“The Creator of the universe awaits the prayer of one poor little person
to save a multitude of others,
redeemed like her at the price of His Blood.”
St. Therese of Lisieux
(a slight blush begins on the persimmions / Troup, Co Georgia / Julie Cook / 2108)
Therese of Lisieux, known as ‘the Little Flower’, was only 24 years old when she died
Despite her sweet and tender disposition, her Chrisitan spiritual impact was to be
tremendous as she today is known far and wide both inside and out of Catholic circles.
Next to Saint Francis of Assisi, Therese is the second most popular Catholic saint.
Therese lost her mother to what is thought to have been breast cancer when Therese was
only 4 and a half years old.
An older sister stepped into the role of surrogate mother to the young Theresa.
It wasn’t long after that time that Theresa’s two older sisters each left home as they
sought to join the cloistered community of the Carmelite order.
Carmelites are a religious order founded in the 12th century near Mt Carmel,
hence the name.
It is a religious cloistered order known for a contemplative lifestyle—
that being a life of prayer.
Community, service, and prayer are their central focus.
At first, Theresa was devastated as she had first lost her mother and now was
losing her two sisters who had taken her mother’s place in her life and heart.
Theresa was known for being a bright child who excelled in school yet was very
sensitive and was often the victim of vicious bullying.
Soon she developed what doctors labeled as “neurotic attacks”—
uncontrollable tremors, a result
as her body’s way of dealing with frustration.
Her oldest sister would then write letters of encouragement to Theresa speaking to her
of faith, Jesus, and mother Mary.
“Christmas Eve of 1886 was a turning point in the life of Thérèse; she called it
her “complete conversion.”
Years later she stated that on that night she overcame the pressures she had faced since
the death of her mother and said that “God worked a little miracle to make me grow up
in an instant…
On that blessed night … Jesus, who saw fit to make Himself a child out of love for me,
saw fit to have me come forth from the swaddling clothes and imperfections of childhood”.
And so at the age of 15, Theresa left home to also join the Carmelite order.
She leaned heavily on the writings of two Spanish Carmelite mystics,
St Teresa of Avila and St John of the Cross.
Theresa was fervent in her desire to draw ever closer to God.
“In her quest for sanctity, she believed that it was not necessary to accomplish
heroic acts, or great deeds, in order to attain holiness and to express her love of God.
She wrote, “Love proves itself by deeds, so how am I to show my love?
Great deeds are forbidden me. The only way I can prove my love is by scattering flowers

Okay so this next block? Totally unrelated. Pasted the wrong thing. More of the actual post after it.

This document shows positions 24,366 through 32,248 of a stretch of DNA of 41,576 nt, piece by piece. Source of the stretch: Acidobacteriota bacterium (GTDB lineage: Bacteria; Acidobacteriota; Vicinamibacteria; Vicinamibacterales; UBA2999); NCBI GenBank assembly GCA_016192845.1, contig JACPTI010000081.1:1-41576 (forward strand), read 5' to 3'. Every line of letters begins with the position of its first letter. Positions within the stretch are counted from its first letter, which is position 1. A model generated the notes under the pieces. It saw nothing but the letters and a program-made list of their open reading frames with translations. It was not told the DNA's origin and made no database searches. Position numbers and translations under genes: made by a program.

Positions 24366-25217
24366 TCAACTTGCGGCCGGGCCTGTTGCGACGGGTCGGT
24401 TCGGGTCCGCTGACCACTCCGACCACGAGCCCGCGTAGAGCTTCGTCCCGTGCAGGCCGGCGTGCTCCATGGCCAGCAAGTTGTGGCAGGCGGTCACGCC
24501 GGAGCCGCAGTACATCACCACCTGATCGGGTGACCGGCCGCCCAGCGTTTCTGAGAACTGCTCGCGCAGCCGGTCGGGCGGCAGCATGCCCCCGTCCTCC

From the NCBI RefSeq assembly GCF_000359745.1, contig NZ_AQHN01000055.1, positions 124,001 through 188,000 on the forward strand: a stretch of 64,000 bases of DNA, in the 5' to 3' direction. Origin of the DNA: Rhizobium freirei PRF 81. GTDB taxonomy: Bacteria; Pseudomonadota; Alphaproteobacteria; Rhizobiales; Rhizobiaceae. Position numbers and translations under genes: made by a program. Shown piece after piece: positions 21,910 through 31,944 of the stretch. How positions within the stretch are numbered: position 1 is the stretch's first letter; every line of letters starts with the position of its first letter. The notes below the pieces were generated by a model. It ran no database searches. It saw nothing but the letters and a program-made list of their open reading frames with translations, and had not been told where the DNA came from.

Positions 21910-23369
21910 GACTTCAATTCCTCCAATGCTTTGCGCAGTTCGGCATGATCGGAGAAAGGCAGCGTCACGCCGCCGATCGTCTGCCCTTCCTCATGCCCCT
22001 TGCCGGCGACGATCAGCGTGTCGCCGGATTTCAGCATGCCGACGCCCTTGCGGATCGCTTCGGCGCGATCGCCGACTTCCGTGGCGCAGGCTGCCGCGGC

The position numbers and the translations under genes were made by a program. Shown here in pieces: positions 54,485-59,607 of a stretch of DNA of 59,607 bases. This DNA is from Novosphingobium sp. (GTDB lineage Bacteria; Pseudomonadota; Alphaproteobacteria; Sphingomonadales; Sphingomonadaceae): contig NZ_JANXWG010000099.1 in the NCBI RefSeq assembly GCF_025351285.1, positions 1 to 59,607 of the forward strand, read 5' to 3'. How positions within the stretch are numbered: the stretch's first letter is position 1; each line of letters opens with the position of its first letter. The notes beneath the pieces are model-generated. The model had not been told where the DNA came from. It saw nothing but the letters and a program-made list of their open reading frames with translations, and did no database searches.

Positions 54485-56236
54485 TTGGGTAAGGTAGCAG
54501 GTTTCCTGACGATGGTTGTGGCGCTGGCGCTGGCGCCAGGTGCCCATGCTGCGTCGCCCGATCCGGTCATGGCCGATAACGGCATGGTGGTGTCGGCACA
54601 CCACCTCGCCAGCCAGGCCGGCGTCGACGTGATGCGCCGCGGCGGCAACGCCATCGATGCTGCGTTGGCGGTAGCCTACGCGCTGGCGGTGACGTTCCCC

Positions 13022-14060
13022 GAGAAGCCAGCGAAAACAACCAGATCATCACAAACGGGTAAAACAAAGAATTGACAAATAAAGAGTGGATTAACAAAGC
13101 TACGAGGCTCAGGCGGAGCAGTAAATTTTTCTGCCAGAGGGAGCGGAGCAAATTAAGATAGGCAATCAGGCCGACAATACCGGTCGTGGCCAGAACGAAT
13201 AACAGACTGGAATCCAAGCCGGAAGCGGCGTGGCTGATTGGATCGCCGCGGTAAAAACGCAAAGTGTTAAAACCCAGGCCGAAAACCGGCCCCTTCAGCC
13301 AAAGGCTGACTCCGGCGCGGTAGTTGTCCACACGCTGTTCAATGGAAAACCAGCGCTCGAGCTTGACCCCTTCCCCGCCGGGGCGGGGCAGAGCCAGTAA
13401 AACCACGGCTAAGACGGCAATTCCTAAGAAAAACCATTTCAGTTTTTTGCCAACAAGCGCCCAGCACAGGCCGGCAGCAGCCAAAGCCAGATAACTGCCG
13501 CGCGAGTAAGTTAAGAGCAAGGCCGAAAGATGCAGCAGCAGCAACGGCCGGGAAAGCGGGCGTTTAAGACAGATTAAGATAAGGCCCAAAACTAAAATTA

and these flowers are every little sacrifice, every glance and word, and the doing of the
least actions for love.”
And so Theresa had learned one of life’s most difficult yet important lessons…
that in order to accomplish big and great things,
these things must be accomplished in small and almost insignificant ways in order to have
the most lasting and powerful effects.
It was this humble yet steadfast approach of hers in developing a deeply intimate
relationship with God, Jesus and even Mary and in turn offering that intimate relationship
to others, that seems to have drawn so many admirers, both Catholic and not,
to this simple young nun.
In her short 24 years, she made such a tremendous impact on those who had known her…
so much so that it was just 28 years following her death that she was declared a Saint
as well as Doctor of the Chruch.
Another small yet giant of a woman, Agnes Gonxha Bojaxhiu, would eventually borrow
the name of Theresa, taking it as her own when she professed her own vows as a nun…
that woman was Mother Teresa.
And so it is with our ripening little persimmon which helps to remind us of the wisdom
of the little flower, St. Theresa.
We are all waiting, in some fashion or other, during our own individual time of ripening and
growth—waiting for the right time when we can finally bear the strong and powerful fruits of
a heart rooted in the belief and wisdom of Jesus Christ—
So as to walk in a manner worthy of the Lord,
fully pleasing to him, bearing fruit in every good work and increasing
in the knowledge of God.
What a beautiful and inspiring life! Thank you for relating this for us! You’re truly a gem, dear Jules! ❤ ❤
funny thing is that when I remember late last night right before heading to bed that I’d not finished my post for the following day (I always write the day’s post the day prior) I had the picture and the quote but nothing else.
I was tired but wasn’t certain how I wanted to tie it together. Another quote? Something short and sweet. But as I started writing I wanted to share more about Theresa…and despite her life being so short—her story is not. I fear I did not do her total justice as I merely skimmed over the highlights.
I will do another post at some point in the future.
After my mom died, I had found a small little book about “the little flower” Theresa’s prayers. My mother was never very religious and was certainly not Catholic…yet the book appeared quite worn and yes, it was old.
I was intrigued as I still am…why did mom have the book.
So yes, there is a post in all of that…I just need to find the proper time.
I screwed my back up again today so I am actually flat on the floor on a heating pad as we speak…so yes time…sigh….. but you totally understand that 🙂
A beautifully written tribute to two Saintly women! Outstanding! Hugs!
We visited Mount Carmel when we were in Israel – on the same day that you posted this. It was a great experience to sit in the church and reflect on Saint Therese of Lisieux.